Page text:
cs = new Segment();
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Consider the following example:

Serializable s = new ArrayList();

In Java, this is valid code, even though Serializable is an interface, because ArrayList implements Serializable. So in this case, we're treating s as a variable of type Serializable.

Now suppose we follow up the above code with the following:

s = "String object";

This is also valid becauseString also implements Serializable. Since we declared s as type Serializable, it can point to any object that implements that interface.

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That the following is a correct assignment:

class AClass implements AInterface {
}


AInterface var = new AClass();
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Consider the following class and interface definitions:

public class A { }

public class B extends A implements I { }

public interface I { }

The following statements are all legal:

A first = new A();
B second = new B();
A third = new B();
I fourth = new B();

Because B implements I and extends A, it can be used as a value anywhere an "I" or an "A" is expected.

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Take the Collection interface from the standard Java libraries as an example. Any variable declared as of type Collection can then be assigned an object of a class which implements the Collection interface, e.g. ArrayList, Stack, ... see the linked doc for more examples.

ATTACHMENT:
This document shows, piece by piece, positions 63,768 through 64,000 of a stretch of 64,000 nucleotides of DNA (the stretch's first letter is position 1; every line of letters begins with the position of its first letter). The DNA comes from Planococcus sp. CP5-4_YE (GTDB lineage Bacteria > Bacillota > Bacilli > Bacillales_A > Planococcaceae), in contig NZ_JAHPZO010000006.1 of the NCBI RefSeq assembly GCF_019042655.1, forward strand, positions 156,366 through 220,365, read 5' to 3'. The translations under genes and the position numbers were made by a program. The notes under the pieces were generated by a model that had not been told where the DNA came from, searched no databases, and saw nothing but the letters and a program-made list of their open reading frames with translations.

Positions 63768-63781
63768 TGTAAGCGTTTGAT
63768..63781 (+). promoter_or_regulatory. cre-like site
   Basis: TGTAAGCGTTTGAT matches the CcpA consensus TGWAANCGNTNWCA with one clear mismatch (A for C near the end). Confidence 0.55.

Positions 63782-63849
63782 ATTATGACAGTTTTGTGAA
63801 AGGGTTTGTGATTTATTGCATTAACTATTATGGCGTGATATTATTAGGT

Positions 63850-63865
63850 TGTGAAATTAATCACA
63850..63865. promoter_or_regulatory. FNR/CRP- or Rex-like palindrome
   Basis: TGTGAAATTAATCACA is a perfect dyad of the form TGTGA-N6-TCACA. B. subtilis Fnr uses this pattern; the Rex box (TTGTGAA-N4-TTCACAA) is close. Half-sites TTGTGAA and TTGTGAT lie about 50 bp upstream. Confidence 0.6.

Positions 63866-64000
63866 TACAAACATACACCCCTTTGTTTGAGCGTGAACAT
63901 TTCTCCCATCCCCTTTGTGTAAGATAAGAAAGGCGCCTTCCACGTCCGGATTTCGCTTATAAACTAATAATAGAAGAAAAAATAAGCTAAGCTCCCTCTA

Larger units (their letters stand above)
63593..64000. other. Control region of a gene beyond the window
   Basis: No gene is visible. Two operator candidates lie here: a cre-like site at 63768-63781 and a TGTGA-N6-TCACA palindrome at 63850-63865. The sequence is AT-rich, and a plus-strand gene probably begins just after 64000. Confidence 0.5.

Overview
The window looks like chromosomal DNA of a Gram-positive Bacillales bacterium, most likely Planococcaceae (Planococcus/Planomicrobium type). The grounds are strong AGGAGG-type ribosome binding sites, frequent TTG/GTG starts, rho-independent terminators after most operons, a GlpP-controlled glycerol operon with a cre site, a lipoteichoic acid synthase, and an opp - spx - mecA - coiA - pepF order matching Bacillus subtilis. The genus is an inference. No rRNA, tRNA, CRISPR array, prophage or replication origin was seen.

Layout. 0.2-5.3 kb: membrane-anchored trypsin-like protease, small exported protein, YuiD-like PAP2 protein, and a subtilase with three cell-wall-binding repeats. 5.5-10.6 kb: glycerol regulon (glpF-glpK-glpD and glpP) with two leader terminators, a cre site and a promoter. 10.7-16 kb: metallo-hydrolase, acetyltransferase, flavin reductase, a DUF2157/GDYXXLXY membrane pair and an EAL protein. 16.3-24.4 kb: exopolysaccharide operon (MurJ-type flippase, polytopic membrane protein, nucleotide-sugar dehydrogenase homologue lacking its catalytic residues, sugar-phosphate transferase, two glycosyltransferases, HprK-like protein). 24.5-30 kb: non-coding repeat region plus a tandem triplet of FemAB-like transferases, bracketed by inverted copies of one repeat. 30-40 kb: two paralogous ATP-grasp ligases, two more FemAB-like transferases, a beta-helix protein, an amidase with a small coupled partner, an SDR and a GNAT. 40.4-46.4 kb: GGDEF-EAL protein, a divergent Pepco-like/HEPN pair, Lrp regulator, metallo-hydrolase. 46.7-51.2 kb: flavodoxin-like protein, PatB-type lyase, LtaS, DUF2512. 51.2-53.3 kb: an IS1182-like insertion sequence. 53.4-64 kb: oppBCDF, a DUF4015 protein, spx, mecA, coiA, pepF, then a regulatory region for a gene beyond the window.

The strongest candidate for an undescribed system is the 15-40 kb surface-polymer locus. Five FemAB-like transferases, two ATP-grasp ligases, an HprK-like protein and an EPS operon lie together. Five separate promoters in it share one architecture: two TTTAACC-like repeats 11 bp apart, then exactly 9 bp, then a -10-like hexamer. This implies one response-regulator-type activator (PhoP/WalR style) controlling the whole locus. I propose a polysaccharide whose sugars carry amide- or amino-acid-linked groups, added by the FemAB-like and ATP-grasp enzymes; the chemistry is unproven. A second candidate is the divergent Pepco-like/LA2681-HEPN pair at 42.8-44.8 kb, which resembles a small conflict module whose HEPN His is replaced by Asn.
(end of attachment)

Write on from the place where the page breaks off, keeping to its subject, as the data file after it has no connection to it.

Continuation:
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objects can have multiple types

Example:

public class Foo implements Runnable, Callable<Integer> {
  public void run() {}
  public Integer call() {return 1;}
}

Foo foo = new Foo();
Runnable r = foo;
Callable<Integer> c = foo;

Example:

if a variable is declared to be the type of an interface, its value can reference any object that is instantiated from any class that implements the interface

Runnable r = new Foo();
r = Thread.currentThread();   //Thread implements Runnable